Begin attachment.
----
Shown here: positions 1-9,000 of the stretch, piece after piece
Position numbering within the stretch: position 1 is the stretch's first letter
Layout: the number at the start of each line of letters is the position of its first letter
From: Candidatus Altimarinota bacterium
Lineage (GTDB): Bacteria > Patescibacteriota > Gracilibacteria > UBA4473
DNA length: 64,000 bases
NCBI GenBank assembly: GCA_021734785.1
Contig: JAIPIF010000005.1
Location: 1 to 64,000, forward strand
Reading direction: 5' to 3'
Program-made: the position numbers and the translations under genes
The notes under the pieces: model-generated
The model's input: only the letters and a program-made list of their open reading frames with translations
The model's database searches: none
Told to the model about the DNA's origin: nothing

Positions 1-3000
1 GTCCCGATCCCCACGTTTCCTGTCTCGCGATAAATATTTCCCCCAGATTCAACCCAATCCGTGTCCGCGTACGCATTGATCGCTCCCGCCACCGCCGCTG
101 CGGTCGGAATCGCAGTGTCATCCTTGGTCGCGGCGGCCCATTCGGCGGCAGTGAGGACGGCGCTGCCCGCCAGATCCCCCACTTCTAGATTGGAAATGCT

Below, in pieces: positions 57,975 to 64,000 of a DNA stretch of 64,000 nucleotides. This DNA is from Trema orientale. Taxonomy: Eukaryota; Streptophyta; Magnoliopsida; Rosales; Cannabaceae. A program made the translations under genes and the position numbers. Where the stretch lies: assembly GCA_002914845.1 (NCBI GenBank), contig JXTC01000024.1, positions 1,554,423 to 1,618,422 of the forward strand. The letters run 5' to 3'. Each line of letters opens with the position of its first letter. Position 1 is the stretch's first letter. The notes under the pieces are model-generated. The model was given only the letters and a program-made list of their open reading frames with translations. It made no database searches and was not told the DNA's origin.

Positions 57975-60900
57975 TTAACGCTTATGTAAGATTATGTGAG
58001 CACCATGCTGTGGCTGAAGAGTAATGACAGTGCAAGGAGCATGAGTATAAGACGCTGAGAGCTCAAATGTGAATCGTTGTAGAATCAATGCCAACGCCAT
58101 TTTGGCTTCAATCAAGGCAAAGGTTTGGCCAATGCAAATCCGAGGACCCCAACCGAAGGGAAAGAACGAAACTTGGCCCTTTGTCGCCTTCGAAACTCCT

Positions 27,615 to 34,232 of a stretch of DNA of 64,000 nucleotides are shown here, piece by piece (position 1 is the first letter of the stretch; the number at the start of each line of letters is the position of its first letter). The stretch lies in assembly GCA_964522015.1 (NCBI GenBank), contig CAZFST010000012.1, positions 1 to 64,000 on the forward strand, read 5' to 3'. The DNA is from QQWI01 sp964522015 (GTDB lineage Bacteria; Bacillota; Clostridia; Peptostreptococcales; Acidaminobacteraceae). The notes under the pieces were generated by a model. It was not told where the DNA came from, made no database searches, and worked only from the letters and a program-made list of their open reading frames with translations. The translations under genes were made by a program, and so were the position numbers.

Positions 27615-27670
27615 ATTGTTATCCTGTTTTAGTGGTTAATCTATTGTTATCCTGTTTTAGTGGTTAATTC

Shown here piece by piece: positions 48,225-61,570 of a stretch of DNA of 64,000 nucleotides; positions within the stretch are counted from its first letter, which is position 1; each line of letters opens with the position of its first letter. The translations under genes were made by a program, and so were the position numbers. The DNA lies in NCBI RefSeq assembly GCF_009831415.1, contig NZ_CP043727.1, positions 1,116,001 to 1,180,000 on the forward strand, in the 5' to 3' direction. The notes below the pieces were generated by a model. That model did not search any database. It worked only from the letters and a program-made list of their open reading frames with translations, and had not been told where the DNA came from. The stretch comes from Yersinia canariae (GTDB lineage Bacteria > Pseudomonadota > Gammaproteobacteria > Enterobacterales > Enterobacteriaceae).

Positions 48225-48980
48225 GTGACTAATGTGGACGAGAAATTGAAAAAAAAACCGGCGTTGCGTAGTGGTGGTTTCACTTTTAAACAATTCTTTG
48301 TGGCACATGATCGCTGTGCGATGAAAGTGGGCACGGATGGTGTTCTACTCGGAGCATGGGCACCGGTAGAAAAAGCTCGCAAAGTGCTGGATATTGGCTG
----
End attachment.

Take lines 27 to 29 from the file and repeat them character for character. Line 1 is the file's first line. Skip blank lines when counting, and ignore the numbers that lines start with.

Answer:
Shown here piece by piece: positions 48,225-61,570 of a stretch of DNA of 64,000 nucleotides; positions within the stretch are counted from its first letter, which is position 1; each line of letters opens with the position of its first letter. The translations under genes were made by a program, and so were the position numbers. The DNA lies in NCBI RefSeq assembly GCF_009831415.1, contig NZ_CP043727.1, positions 1,116,001 to 1,180,000 on the forward strand, in the 5' to 3' direction. The notes below the pieces were generated by a model. That model did not search any database. It worked only from the letters and a program-made list of their open reading frames with translations, and had not been told where the DNA came from. The stretch comes from Yersinia canariae (GTDB lineage Bacteria > Pseudomonadota > Gammaproteobacteria > Enterobacterales > Enterobacteriaceae).

Positions 48225-48980
48225 GTGACTAATGTGGACGAGAAATTGAAAAAAAAACCGGCGTTGCGTAGTGGTGGTTTCACTTTTAAACAATTCTTTG